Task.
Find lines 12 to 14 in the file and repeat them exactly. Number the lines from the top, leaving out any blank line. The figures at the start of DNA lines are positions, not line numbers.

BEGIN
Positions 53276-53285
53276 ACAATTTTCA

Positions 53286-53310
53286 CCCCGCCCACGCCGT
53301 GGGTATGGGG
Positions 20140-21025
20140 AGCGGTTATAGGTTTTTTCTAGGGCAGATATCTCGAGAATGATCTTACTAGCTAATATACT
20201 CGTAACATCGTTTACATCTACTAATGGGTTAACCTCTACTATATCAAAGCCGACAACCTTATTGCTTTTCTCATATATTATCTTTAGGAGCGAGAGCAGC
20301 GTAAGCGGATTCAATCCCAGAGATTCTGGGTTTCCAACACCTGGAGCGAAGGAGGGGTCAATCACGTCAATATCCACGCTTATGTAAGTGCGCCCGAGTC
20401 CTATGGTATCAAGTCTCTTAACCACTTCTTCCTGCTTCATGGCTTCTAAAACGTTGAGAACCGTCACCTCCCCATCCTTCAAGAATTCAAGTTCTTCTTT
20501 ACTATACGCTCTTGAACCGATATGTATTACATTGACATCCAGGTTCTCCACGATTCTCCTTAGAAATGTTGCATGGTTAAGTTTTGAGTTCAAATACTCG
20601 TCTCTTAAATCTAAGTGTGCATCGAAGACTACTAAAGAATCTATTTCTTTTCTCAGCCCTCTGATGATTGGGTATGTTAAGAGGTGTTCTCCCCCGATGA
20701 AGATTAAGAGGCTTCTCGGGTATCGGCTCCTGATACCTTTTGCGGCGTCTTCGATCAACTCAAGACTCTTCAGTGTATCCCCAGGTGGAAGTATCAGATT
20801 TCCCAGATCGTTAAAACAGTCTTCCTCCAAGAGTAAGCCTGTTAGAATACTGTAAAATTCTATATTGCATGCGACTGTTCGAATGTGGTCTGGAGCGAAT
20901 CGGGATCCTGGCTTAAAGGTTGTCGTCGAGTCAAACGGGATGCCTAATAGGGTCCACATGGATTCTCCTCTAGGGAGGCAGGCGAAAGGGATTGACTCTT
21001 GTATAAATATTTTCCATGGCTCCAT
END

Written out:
20601 TCTCTTAAATCTAAGTGTGCATCGAAGACTACTAAAGAATCTATTTCTTTTCTCAGCCCTCTGATGATTGGGTATGTTAAGAGGTGTTCTCCCCCGATGA
20701 AGATTAAGAGGCTTCTCGGGTATCGGCTCCTGATACCTTTTGCGGCGTCTTCGATCAACTCAAGACTCTTCAGTGTATCCCCAGGTGGAAGTATCAGATT
20801 TCCCAGATCGTTAAAACAGTCTTCCTCCAAGAGTAAGCCTGTTAGAATACTGTAAAATTCTATATTGCATGCGACTGTTCGAATGTGGTCTGGAGCGAAT